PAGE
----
A Reply Sent to an Erring Customer Dear Sir, Your letter of the 23rd, with a cheque for Rs. 25,000/- on account, is to hand. We note what you say as to the difficulty you experience in collecting your outstanding accounts, but we are compelled to remark that we do not think you are treating us with the consideration we have a right to expect. It is true that small remittances have been forwarded from time to time, but the debit balance against you has been steadily increasing during the past twelve months until it now stands at the considerable total of Rs. 5,000/- Having regard to the many years during which you have been a customer of this house and the, generally speaking, satisfactory character of your account, we are reluctant to resort to harsh measures. We must, however, insist that the existing balance should be cleared off by regular installments of say Rs. 10,000/- per month, the first installment to reach us by the 7th. In the meantime you shall pay cash for all further goods; we are allowing you an extra 3% discount in lieu of credit.
We shall be glad to hear from you about this arrangement, as otherwise we shall have no alternative but definitely to close your account and place the matter in other hands. Yours truly, Questions: 1. Comment on the appropriateness of the sender’s tone to a customer. Answer: The letter should have begin with a paragraph that brings out the general situation (conditions) as a context in which the reader’s request was considered and also indicated in a neutral or friendly tone the reasons that would lead to a negative information/refusal.
In this situation the sender’s tone is rude and harsh, should have avoided. The sender could not convey message in a tone assuring the reader that the negative message decision is arrived at after a careful and thorough consideration of the total situation and facts that cannot be altered by the sender or the decision maker. Sender did not meet the basic purpose of the indirect pattern is to ensure that the reader is left convinced that the refusal is not based on arbitrary, subjective or personal reasons. Business letters in all situations should be written with politeness and respect for each other.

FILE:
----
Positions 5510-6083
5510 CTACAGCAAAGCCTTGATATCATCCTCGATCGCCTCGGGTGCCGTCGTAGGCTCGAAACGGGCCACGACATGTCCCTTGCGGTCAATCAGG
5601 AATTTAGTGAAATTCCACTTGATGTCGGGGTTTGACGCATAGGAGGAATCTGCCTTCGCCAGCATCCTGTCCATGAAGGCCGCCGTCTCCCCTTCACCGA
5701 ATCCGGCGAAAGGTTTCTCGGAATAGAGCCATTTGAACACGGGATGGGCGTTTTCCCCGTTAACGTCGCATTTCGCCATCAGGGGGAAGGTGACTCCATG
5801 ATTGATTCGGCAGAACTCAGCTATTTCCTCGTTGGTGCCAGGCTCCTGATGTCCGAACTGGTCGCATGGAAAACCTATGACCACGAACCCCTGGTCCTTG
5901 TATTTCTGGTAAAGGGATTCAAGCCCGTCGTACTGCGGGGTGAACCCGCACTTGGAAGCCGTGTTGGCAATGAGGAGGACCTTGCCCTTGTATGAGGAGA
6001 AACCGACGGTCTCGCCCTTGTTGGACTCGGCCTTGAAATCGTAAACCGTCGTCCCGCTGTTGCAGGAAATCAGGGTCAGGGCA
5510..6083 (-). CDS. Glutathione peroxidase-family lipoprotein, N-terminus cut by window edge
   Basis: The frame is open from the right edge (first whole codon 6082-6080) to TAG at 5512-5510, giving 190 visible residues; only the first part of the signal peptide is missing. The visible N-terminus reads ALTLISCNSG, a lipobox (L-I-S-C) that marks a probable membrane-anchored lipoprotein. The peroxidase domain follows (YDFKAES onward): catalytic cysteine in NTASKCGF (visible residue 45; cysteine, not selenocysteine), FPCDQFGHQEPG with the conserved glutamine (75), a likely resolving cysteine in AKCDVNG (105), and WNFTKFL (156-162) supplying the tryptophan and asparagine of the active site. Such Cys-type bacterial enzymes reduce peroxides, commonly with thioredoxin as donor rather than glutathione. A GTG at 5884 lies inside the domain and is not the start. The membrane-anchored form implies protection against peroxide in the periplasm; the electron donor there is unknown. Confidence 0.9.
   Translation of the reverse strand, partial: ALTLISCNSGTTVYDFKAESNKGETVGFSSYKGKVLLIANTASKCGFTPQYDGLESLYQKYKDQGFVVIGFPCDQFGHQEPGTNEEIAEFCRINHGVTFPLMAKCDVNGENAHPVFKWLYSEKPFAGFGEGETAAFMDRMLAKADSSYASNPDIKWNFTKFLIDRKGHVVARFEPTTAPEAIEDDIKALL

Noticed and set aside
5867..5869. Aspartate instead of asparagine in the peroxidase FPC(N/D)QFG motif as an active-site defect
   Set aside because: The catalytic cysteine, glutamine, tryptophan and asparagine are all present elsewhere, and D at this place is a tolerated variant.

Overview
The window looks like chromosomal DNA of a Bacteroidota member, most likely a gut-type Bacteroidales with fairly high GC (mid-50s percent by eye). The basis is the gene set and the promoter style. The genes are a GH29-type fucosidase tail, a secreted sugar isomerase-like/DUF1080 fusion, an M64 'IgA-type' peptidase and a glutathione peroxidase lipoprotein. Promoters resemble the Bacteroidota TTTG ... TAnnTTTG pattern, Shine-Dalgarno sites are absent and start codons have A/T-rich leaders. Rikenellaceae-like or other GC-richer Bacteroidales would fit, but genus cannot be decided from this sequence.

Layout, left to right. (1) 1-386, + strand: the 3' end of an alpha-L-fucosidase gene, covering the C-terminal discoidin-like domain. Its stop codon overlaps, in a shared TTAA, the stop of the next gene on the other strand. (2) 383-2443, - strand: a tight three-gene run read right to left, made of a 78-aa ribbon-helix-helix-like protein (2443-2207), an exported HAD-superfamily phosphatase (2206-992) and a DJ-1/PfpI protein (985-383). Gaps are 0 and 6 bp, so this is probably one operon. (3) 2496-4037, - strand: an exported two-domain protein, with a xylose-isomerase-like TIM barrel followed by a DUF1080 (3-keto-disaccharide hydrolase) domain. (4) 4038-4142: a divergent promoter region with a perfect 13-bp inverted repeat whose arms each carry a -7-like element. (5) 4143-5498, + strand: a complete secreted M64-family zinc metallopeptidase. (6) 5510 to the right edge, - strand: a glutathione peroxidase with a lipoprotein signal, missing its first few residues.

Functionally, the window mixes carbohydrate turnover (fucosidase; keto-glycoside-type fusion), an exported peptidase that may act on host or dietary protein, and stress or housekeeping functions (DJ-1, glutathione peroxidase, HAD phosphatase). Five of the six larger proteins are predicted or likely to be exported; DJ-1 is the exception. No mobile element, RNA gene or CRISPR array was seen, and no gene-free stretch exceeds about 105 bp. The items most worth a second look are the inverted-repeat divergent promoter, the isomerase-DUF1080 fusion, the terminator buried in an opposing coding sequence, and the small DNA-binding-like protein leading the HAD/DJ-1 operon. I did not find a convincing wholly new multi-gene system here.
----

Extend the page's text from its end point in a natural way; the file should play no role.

A negative response letter in a business situation is bound to create unpleasant feelings of disappointment in the reader. Our purpose is to write about the NO information while producing the minimum disappointment. 2. Point out the old – fashioned phrases and expressions. Answer: Please find below the old fashioned phrases and expressions used in the reply. – …with a cheque for Rs. 25,000/- on account, is to hand. – We note what you say as to the difficulty… – …but we are compelled to remark that we do not think you are treating us with the consideration we have a right to expect. Having regard to the many years during which you… – …shall pay cash for all further goods. – … as otherwise we shall have no alternative but definitely to close your account and place the matter in other hands. 3. Rewrite the reply according to the principles of effective writing in business. Answer: Dear Mr/Ms. _____, This is with reference to your letter dated 23rd along with cheque for Rs. 25,000/-. Your difficulty in collecting the outstanding payments from your customers is considered with great understanding and care.
We acknowledge your remittances received time to time, at present the increased debit balance in last twelve months stands at the considerable total amount of Rs 85,000/-. Keeping in mind the satisfied long relationship with you, to clear the existing balance we would like to offer you a regular installment payment of Rs. 10,000/- per month to reach us by the 7th. Meantime you can avail the goods by paying cash with an extra 3% discount in lieu of credit. We appreciate your cooperation and expecting an early positive reply to avoid any unwanted situations. Sincerely, __________________